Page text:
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Blonde Bomber Salsa is booming around Durango

Local salsa maker distributing to 60 retailers after four months in business
Cherri Segall-Waite holds her Durango-made Blonde Bomber Salsa at Nature's Oasis, one of the 60 stores that sells her product. (Jerry McBride/Durango Herald)

After just four months being available on local shelves, Durango-made Blonde Bomber Salsa is already available for sale at 60 different retailers in Colorado and New Mexico.

Nicknamed the Blonde Bomber because of the way she would bomb down the slopes of Purgatory as a kid, Durango native Cherri Segall-Waite said she’s been making salsa all her life.

“They nicknamed me the Blonde Bomber when I was skiing as a little kid,” she said. “I’d just bomb the hill. The lifties used to pick me up and put me on the chairlift because I was so little, and they would call me the Blonde Bomber. I’ve had really blonde hair my whole life and I was kind of a little ski rat when I was little, so it stuck.”

Originally, Segall-Waite would just make salsa for her friends and family. When the demand became too much for her to keep up with, a friend of hers suggested she take her recipe to Durango Artisan Foods.

“My husband came home one day from Silverton and said, ‘I’ve got like 15 more jars of salsa you need to make,’ and was just like, ‘I can’t do this anymore,’” she said.

After bringing a sample to Durango Artisan Foods, it agreed to work with Segall-Waite to develop a large batch recipe of her salsa. Blonde Bomber salsa is one of a number of salsas and sauces produced locally by the company. It also makes Ska Brewing Co.’s Tropical Hazy Pineapple Habanero salsa.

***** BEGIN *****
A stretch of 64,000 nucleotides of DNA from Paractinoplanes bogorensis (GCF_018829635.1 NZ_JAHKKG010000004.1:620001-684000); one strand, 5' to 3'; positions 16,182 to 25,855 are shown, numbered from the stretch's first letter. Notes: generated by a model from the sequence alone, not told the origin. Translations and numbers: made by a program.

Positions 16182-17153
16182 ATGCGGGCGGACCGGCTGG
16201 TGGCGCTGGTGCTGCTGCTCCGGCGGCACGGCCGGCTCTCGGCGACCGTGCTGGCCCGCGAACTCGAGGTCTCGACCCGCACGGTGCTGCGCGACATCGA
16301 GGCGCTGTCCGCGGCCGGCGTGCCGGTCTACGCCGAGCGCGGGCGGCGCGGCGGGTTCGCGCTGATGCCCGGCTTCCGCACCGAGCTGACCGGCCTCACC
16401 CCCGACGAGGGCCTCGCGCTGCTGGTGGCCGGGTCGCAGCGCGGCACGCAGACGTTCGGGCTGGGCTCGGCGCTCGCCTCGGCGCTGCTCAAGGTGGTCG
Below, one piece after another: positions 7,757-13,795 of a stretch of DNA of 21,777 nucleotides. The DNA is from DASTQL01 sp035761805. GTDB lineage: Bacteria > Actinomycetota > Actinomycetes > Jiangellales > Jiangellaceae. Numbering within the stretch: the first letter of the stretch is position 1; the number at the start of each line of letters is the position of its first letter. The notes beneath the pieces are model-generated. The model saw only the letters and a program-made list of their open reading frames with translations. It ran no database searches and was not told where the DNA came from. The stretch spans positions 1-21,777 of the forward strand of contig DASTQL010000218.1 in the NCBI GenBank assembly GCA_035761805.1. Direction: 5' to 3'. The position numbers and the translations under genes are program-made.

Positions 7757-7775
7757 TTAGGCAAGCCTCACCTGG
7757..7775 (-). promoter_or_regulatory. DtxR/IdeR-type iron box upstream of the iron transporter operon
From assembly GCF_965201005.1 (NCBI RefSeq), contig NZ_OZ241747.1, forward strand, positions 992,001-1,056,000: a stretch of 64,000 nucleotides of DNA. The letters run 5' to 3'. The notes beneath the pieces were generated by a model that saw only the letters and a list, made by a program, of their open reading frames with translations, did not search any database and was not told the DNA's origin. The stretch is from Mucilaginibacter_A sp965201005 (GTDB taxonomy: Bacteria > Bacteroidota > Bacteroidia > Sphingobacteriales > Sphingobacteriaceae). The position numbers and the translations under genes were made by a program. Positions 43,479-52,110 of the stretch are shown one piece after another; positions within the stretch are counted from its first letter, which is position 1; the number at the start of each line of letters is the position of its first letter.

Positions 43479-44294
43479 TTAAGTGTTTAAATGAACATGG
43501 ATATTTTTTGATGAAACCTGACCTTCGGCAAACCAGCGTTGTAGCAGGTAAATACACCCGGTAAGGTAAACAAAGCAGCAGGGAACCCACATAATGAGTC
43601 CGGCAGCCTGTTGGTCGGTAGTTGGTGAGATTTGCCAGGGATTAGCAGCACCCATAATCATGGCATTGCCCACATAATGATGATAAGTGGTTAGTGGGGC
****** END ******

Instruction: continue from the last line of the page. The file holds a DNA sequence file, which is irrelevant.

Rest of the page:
When Durango Artisan Foods began making Blonde Bomber salsa about four months ago, it was making one batch at a time. As demand for the product has quickly grown, Segall-Waite said, it is now making four batches at a time.

“We pick up like 30 cases of salsa at a time,” she said.

Blonde Bomber salsa can be found at Durango retailers such as Sunnyside Farms Market, Nature’s Oasis, Durango Olive Oil Co. and PJ’s Market, among others.

“We’ve only been in business for about four months and we have about 60 stores on our client list,” Segall-Waite said. “A lot of our clients are up in the north county around Purgatory, and also up in Telluride.”

Segall-Waite said even with her salsa expanding quickly, she and her husband still do all of the distributing.

“We’re kind of still doing it all by ourselves,” she said. “It’s a lot of work, but it’s a lot of fun. We have clients in the Colorado area, and we’re expanding out with a couple of retailers in New Mexico.”

The original Blonde Bomber Salsa is the “Coming in Hot Since 64,” and a medium-heat version called “Just When You Thought She Couldn’t Be Cooler,” was recently released. Segall-Waite said there is also a mild version of her recipe in the works.

Growing up, Segall-Waite said her mother used to make salsa often, and that’s how she began making her own variation. Her recipe also stems from a friend of hers sharing salsa-making tips.

“My mom used to make it with a lot of vegetables,” she said. “My friend that used to watch my nephew, we would make salsa together, and we each kind of learned from each other.”

What sets Blonde Bomber Salsa apart, Segall-Waite said, is that it has more peppers in it than most salsas.

Artwork on the Blonde Bomber Salsa jar labels was drawn by Segall-Waite herself.

After growing up in Durango, Segall-Waite moved away after high school. She eventually settled in Southern California, where she raised her two children. She moved back to Durango to be near her mother, who still lives in town.

“I ended up back here in Durango and went from surfing back to skiing again,” she said. “My mom was born here in Durango, and my family has been around here for a long time. I’m a really local girl.”

Kate Kruchell looks over jars of Blonde Bomber Salsa made by Cherri Segall-Waite, on Friday at Nature's Oasis, one of the 60 stores that sells her product. (Jerry McBride/Durango Herald)

When she’s not making salsa, Segall-Waite is an account executive for X ROCK radio in Durango.

“It didn’t hurt to be in the radio business, because I get to know a lot of people,” she said.

Segall-Waite said some of her friends around town took a while to connect that the Blonde Bomber salsa was her salsa.

“It was kind of funny when the Blonde Bomber salsa came out, some people didn’t put two and two together and didn’t know it was me.” she said.


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